7218.78

7521.46

8408.93

9814.22

12,746.67

853.1 (687.1; 1019.1)

0.93

<0.001

Therapeutic and prophylactic care

231.2

250.59

297.81

407.83

443.49

498.54

446.55

518.17

833.95

832.23

1124.15

78.4 (54.3; 102.5)

0.85

<0.001

Epidemiologic surveillance

46.06

44.91

48.61

49.34

77.29

94.72

94.06

80.53

89.34

128.11

142.4

9.2 (6.3; 12.1)

0.85

<0.001

CI 95% Confidence Interval of 95%

*values in US$ million

We found that there was a positive correlation between age-standardized mortality and the health costs related to tertiary care; however, there was not a positive correlation between this index, primary care and the mortality-to-incidence ratio (Table 3).
Table 3

Correlation coefficients between breast cancer and Brazilian healthcare costs

Brazilian healthcare costs

Breast cancera

Mortality* (per 100,000 people)

Incidence* (per 100,000 people)

Mortality-to-incidence

r

p**

r

p**

r

p**

Hospital and ambulatory care

0.966

<0.001

0.917

<0.001

−0.171

0.613

Therapeutic and prophylactic care

0.919

<0.001

0.923

<0.001

−0.320

0.336

Epidemiologic surveillance

0.924

<0.001

0.872

<0.001

−0.131

0.700

Primary care

0.211

0.531

−0.010

0.975

0.540

0.085

Source: Mortality Information System (SIM) and Hospital Information System (SIH/SUS). Data made available by the Department of Informatics of the National Health System (DATASUS—http://www.datasus.gov.br), Ministry of Health, Brazil

r = Pearson’s coefficient

aInternational classification of diseases, 10th revision. Code C50 [7]

*Age-standardized to the WHO standard population [8]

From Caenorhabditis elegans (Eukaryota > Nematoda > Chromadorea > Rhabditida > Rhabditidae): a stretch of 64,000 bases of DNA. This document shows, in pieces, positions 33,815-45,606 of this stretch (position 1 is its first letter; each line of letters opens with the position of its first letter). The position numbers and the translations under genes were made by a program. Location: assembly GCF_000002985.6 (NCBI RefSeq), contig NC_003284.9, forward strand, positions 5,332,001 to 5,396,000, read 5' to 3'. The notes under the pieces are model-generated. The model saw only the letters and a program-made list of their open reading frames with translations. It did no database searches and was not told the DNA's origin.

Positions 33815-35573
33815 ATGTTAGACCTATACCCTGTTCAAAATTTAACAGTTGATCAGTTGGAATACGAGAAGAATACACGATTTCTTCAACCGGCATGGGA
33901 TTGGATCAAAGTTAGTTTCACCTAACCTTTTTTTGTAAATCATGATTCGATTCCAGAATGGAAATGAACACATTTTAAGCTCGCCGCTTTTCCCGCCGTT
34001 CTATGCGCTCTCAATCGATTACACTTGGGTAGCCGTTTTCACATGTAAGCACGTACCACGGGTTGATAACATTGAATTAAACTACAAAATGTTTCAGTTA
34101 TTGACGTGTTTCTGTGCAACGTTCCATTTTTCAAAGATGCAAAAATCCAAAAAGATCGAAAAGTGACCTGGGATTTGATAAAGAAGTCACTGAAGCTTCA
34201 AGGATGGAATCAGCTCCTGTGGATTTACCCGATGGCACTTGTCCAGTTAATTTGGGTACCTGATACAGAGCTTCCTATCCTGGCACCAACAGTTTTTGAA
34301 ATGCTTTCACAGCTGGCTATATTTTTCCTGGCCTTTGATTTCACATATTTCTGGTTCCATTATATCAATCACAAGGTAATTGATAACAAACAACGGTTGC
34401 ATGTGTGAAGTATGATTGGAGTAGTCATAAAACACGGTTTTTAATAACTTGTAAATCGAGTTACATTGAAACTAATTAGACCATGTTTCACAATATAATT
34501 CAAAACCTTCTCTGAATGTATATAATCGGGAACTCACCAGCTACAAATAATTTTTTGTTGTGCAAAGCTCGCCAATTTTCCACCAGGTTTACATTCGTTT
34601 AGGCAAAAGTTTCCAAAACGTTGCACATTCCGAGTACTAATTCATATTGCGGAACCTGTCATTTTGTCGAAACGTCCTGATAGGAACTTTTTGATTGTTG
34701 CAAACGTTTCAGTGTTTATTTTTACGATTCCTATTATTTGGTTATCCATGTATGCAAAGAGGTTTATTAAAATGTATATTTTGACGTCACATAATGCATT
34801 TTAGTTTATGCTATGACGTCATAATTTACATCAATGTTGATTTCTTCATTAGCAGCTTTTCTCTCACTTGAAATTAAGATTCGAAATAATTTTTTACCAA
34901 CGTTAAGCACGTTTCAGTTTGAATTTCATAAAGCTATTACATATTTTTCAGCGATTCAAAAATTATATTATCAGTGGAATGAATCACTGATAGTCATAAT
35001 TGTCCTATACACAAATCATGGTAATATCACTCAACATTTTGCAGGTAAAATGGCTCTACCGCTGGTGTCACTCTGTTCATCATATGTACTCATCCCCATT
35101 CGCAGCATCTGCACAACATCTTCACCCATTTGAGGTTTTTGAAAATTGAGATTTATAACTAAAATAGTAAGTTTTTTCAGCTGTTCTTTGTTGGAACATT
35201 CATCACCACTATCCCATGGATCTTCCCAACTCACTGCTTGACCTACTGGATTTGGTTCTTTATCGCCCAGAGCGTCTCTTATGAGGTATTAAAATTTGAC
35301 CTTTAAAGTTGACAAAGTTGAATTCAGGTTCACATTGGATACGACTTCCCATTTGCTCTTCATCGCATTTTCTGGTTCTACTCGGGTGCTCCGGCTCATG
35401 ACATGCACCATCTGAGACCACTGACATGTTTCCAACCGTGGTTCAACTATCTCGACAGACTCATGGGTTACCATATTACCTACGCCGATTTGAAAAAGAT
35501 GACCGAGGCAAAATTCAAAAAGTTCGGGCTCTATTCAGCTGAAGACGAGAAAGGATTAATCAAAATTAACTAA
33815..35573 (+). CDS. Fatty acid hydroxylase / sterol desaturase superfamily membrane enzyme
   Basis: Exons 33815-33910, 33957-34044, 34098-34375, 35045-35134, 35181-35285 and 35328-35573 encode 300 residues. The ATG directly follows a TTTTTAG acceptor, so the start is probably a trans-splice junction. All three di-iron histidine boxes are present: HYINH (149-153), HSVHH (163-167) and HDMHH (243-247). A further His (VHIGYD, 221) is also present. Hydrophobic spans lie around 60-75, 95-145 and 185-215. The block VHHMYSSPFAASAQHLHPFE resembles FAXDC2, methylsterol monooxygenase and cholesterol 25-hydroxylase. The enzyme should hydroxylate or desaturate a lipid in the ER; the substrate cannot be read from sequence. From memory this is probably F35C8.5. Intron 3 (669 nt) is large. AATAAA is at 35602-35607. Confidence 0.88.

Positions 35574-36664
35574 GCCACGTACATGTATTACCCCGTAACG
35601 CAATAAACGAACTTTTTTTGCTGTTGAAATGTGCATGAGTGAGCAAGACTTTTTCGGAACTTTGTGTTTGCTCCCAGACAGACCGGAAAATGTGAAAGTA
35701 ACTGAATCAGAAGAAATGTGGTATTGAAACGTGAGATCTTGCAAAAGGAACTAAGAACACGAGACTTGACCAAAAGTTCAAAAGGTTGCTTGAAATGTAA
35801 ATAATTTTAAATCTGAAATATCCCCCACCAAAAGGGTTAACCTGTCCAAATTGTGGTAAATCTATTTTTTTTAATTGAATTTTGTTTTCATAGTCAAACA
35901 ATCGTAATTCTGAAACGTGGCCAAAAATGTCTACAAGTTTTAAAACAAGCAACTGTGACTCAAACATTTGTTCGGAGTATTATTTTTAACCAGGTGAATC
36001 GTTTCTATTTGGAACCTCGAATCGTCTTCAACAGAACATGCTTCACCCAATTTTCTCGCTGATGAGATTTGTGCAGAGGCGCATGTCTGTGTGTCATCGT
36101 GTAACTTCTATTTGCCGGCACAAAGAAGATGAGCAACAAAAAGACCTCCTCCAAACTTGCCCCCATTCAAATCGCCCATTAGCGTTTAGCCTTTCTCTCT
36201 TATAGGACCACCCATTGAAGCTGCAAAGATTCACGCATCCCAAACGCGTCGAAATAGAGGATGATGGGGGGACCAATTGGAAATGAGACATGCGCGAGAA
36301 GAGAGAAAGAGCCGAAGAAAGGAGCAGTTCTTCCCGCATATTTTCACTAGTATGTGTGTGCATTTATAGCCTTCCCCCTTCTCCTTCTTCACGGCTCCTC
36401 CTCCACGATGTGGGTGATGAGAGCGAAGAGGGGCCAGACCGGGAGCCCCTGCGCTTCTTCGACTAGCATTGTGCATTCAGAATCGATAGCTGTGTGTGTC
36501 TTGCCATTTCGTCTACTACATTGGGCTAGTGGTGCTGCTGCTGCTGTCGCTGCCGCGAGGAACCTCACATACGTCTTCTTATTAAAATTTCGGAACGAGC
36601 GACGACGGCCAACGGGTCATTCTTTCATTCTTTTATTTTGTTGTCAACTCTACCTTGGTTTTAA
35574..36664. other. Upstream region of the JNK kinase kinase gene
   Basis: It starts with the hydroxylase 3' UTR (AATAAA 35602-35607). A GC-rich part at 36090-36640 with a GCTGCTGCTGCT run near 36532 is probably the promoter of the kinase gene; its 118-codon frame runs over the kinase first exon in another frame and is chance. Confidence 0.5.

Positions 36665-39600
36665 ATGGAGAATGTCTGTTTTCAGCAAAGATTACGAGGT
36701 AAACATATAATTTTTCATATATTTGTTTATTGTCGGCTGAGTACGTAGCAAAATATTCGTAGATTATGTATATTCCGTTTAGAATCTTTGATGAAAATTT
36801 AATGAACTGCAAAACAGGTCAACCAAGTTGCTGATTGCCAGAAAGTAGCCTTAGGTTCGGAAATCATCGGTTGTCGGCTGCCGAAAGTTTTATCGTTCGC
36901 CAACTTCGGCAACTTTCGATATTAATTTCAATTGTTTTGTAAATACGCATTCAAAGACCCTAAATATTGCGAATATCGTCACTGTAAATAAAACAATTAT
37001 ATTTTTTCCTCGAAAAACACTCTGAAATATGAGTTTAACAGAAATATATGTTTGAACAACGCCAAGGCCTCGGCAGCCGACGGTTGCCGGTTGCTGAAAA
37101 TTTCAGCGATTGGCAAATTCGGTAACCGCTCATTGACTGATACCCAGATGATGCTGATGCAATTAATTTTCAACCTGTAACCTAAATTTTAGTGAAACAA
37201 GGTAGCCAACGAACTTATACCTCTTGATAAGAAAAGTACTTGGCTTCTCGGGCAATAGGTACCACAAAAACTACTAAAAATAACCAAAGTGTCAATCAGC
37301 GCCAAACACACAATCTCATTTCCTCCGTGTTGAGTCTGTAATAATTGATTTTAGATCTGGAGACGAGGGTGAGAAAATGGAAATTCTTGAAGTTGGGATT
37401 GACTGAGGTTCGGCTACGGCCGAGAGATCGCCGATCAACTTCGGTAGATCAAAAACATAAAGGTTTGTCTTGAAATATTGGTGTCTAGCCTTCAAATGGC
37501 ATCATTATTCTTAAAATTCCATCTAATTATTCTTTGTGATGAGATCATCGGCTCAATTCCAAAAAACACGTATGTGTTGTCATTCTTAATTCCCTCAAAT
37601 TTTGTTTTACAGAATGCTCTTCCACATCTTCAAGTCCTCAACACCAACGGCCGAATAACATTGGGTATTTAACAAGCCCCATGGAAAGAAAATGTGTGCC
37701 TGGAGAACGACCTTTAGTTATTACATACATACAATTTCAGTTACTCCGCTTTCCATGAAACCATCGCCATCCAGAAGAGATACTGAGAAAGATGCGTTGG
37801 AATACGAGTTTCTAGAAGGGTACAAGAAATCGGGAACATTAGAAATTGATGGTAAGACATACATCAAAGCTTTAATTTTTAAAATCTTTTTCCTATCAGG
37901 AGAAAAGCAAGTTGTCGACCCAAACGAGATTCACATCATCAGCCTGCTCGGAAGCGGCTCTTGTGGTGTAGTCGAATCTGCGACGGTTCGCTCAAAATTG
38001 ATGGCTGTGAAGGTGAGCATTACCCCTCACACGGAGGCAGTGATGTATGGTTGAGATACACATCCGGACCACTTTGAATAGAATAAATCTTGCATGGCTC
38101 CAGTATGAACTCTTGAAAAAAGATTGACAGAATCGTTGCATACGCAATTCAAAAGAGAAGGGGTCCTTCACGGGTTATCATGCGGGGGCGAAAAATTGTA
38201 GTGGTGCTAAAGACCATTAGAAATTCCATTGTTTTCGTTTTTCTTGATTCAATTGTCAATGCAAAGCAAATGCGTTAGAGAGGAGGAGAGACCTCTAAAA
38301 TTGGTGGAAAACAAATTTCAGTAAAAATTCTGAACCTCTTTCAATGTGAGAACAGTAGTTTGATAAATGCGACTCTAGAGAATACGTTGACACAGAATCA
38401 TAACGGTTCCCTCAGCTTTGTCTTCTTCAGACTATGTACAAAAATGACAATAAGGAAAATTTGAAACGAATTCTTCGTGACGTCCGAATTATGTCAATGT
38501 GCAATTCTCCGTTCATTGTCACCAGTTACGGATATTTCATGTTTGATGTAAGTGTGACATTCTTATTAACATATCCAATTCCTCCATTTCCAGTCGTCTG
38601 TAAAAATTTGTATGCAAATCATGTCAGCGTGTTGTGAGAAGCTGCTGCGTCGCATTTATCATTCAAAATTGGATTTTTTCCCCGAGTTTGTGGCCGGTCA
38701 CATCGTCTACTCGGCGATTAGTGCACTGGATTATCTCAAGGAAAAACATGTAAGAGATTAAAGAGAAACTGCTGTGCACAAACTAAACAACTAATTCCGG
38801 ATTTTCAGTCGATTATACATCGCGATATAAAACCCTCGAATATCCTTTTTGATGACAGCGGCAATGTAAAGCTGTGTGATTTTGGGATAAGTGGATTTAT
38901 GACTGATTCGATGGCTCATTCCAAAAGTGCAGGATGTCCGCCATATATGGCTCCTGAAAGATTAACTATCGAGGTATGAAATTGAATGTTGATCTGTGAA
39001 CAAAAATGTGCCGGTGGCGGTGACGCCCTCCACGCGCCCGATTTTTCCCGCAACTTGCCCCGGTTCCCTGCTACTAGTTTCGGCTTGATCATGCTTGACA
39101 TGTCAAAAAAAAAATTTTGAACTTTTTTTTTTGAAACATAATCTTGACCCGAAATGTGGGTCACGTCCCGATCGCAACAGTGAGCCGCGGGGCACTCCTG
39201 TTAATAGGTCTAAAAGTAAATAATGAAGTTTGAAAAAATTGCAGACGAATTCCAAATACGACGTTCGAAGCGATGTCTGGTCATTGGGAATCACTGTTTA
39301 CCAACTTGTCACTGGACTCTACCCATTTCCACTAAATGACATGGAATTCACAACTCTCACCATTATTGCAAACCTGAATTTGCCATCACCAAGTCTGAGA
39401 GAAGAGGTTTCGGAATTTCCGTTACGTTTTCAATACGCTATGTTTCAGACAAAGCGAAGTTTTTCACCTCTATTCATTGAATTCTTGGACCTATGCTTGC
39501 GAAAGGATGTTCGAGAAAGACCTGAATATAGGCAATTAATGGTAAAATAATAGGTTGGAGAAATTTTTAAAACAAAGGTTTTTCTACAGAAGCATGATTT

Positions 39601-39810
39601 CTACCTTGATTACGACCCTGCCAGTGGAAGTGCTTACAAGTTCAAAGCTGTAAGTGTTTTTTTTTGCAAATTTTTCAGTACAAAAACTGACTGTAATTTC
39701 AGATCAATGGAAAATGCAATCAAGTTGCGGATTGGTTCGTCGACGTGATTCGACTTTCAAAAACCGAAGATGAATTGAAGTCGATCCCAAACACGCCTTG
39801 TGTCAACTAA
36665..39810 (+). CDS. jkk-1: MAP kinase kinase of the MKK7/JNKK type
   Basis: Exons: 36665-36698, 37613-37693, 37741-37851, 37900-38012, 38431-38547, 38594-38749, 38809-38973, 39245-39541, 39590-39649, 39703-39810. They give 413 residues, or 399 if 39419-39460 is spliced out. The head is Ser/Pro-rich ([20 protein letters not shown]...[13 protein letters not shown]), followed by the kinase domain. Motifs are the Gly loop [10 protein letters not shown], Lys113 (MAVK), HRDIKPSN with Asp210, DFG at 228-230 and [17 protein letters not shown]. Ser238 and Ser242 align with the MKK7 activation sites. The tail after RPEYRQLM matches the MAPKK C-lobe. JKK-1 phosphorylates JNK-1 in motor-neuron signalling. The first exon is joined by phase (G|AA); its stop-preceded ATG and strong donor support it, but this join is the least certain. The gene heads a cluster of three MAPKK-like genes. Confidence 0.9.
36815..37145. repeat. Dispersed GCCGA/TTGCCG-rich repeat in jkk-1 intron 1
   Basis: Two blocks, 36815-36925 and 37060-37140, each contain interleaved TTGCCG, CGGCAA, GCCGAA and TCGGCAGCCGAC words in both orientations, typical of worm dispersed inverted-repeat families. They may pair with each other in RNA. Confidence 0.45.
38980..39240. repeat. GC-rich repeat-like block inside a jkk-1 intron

*Pearson’s correlation test

We observed that factor 1 explained 71.9% of the variance of the data, and for this reason, we have considered it in the analysis, representing an economic factor related to tertiary care costs, designated as “healthcare public costs”. The Kaiser-Meyer-Olkin value of greater than 0.5 indicates that this analysis is adequate, and Bartlett’s test for sphericity demonstrates equal variances (p < 0.001) (Table 4).
Table 4

Principal components analysis of Brazilian healthcare costs and explained variance by factors

Brazilian health costs

Factor 1

Explained variance (71.9%)

Factor 2

Explained Variance (26.1%)

KMO

p*

Hospital and ambulatory care (AHH)

0.990

0.101

0.529

<0.001

Therapeutic and prophylactic care (SPT)

0.980

−0.124

Epidemiologic surveillance (VE)

0.986

0.155

Primary care (AB)

0.041

0.998

KMO Kaiser-Meyer-Olkin Measure of Sampling Adequacy

*Bartlett’s test of sphericity

The economic impact of breast cancer on the found costs of Brazilian public healthcare was that with the increase in age-standardized mortality and age-standardized incidence, the healthcare public cost factor is increased, except between 2009 to 2014 (Figure 2).
Fig. 2

Brazilian government strategies and the burden of breast cancer in Brazil between 2004 to 2014

Discussion

We have assessed the correlation between breast cancer and the costs of public healthcare in Brazil between 2004 and 2014, and we have highlighted that the following:
  1. i)

    The proportional mortality of breast cancer by all cancers and by all deaths has increased;

     
  2. ii)

    The age-standardized rates of breast cancer mortality and the incidence of hospital admission have increased;

     
  3. iii)

    Public healthcare costs in the period analysed have increased, except for primary care costs;

     
  4. iv)

    There is a correlation between the burden of breast cancer and the healthcare costs of Brazilian healthcare.

     

The limitations in this study included not evaluating breast cancer according to sex, race and economic status. However, this study can be the first research to evaluate the trends in the period characterized by several changes in public health strategies for the management and control of breast cancer in Brazilian women.

The increase in the proportional mortality by all cancers and in the proportional mortality by all deaths can be caused by the delay in breast cancer diagnosis and the increase in Brazilian life expectancy, respectively. This is occurring because Brazil has a large territorial extension affected by regional changes and cultural diversity that can hamper access to healthcare [10].